Ågot Valle (born 1945), former member of parliament for the Socialist Left Party. Member of the Norwegian Nobel Committee since 2009.

Oh special Cheungsie, will you ever stop pretending you’re intelligent?

China is fighting for its interests. Norway still has broad access to a large market. China arbitrarily nicking their profits is not going to bankrupt the poor, poor Norwegians.

Now, sanctions against Chinese exporters (or Vietnamese/Burmese/Iranian civilians, choose your era) will certainly harm, as your corporate overlords claim in their papers and magazines, millions of Chinese migrant laborers. Miiiillions!

And yet they are punished for the actions of a small number of (former) government officials.

Sound familiar?

Except when the West does it it’s okay, even if it kills millions of children. I weep for the poverty stricken nation of Norway, but I’m thinking Anders Breivik has hurt them far more than the Big Bad Evil Childish Insecure Angry (miss anything, Richard?) CCP has.

October 14, 2011 @ 2:22 pm | Comment

William Box, are you suggesting that all countries always do what China wants in order not to make waves? In that case this spoiled brat has won. Of course they knew China would react harsly. Sombody needs the gut to tell China they are way off. They did the same to Nazi Germany and Soviet Russia (as well as Martin Luther King fighting abuses in the US). It is worth the lost revenue in salmon – go on!!

October 14, 2011 @ 10:05 pm | Comment

These stupid fenqing and their Bradley Manning logic fails. A Chinese Bradley Manning would be dead already and unheard of, with bloggers who mentioned his name disappeared for good measure. Why comment on shit you know nothing about?

October 15, 2011 @ 4:03 am | Comment

Go ahead and create a prize of your own, cookiemonster. The world is waiting.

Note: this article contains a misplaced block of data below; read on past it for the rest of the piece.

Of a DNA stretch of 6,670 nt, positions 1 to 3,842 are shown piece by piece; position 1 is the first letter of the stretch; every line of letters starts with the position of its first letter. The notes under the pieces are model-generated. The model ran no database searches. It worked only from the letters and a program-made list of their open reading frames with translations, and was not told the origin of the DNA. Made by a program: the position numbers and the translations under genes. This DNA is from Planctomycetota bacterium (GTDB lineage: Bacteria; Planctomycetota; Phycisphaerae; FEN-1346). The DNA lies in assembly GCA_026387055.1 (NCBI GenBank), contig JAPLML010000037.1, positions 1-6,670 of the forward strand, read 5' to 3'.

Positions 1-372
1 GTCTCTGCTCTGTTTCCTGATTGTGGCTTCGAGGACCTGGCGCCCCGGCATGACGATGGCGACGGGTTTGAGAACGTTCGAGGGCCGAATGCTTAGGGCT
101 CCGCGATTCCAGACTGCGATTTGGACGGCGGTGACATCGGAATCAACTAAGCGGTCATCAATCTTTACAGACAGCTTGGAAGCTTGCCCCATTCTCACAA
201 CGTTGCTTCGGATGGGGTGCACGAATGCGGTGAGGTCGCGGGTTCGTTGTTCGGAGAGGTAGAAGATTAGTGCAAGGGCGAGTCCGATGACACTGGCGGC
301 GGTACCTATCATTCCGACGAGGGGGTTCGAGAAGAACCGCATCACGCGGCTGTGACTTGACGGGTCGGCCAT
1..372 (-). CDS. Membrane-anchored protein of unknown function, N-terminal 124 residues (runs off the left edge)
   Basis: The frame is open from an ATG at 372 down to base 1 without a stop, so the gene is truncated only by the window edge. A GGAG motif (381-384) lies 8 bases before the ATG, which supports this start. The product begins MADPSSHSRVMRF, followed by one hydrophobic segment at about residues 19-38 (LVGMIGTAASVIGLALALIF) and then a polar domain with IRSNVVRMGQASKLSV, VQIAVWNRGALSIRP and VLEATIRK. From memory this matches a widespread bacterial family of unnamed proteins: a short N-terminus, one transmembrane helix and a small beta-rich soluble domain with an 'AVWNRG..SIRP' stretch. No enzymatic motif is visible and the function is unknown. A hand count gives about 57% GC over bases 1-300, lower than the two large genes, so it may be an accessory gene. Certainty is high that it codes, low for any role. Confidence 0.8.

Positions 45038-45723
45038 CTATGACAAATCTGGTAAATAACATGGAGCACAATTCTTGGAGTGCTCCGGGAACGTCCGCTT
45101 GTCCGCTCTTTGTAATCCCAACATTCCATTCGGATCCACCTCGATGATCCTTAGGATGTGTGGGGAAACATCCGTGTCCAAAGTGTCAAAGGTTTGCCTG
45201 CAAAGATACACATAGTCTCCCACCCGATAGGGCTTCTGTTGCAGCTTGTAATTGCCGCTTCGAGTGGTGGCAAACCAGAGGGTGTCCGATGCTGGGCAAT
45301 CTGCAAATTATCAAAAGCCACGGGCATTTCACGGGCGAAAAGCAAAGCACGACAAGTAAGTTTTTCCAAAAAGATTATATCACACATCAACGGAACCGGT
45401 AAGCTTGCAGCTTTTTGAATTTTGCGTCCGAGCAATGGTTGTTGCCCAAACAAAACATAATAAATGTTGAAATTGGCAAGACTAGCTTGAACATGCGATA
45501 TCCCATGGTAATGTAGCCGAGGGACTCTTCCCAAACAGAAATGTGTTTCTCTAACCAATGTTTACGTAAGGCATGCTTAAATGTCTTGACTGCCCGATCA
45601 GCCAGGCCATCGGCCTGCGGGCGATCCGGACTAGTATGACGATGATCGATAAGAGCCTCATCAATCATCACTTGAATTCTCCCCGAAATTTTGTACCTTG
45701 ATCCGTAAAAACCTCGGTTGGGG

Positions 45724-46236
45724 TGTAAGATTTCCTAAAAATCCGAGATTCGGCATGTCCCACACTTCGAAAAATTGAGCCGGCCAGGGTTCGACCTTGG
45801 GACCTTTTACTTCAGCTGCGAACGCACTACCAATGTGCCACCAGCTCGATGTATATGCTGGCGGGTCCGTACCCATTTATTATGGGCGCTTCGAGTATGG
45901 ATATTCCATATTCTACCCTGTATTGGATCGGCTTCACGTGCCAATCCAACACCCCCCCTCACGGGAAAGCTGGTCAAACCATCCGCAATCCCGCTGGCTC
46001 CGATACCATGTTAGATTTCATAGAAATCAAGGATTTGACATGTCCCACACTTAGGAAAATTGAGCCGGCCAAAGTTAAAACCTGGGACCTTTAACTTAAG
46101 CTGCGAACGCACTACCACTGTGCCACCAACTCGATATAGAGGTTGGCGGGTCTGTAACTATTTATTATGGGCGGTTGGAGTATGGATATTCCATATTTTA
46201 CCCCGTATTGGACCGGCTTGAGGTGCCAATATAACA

October 15, 2011 @ 4:28 am | Comment

@By Watcher

When I understand what you have written, I’ll respond.

October 15, 2011 @ 5:24 am | Comment

To man’sbestfriend:
“So when is Bradley Manning going to win a Nobel? You know, someone who actually deserves the prize?”
—if the Nobel Peace Prize becomes the default prize for whistleblowers and document-leakers, then Manning may well receive consideration. However, merely leaking documents seems like a pretty low bar. At least Assange did some sorting and collating. Maybe he might get some consideration too…if the NPP was for people who sorted/collated/posted on the internet the product of whistleblowers and document-leakers. Ahhh, but someone who took those leaked documents or uncovered information, and actually did something worthwhile with them…that might merit some legitimate consideration. Any names you’d like to offer up? Such an individual might have to share it with Manning and Assange, but at this point, Manning winning it would be nothing more than the subject of one of your evocative dreams.

““Its five members are appointed by the Norwegian Parliament and roughly represent the political makeup of that body.””
—you are quite slick with the wiki. I wonder, you being man’sbestfriend and all, what else you can “fetch” for me, eh? Slippers, perhaps…
Anyhow. They are appointed by the Norwegian Parliament. But they are not answerable to the Norwegian Parliament. And their decisions are not Norwegian parliamentary/government decisions. Supreme Court judges are also appointed by the government. But their decisions are independent of political interference (well, unless you’re a Chinese Supreme Court judge, of course). So unless you have some basis to say that the Nobel committee makes decisions based on the will of the Norwegian parliament, you are again quite literally “barking” up the wrong tree.

You know, I’ve never even associated the facade of intelligence with you. Such as it were.

THe CCP no doubt tries to advance its interests. How it does so by acting like a petulant child is beyond me. But whatever floats your boat. Norway won’t go broke with some fish rotting in a warehouse. But China letting fish rot “arbitrarily”, as you say, doesn’t do much for their image either. And considering that “face” is everything for the CCP, one wonders what they hope to gain by acting like children.

October 15, 2011 @ 2:41 pm | Comment

A Chinese Bradley Manning would be dead already and unheard of

Source? Evidence?

Oh, nope. You special kids don’t need those.

October 20, 2011 @ 10:41 am | Comment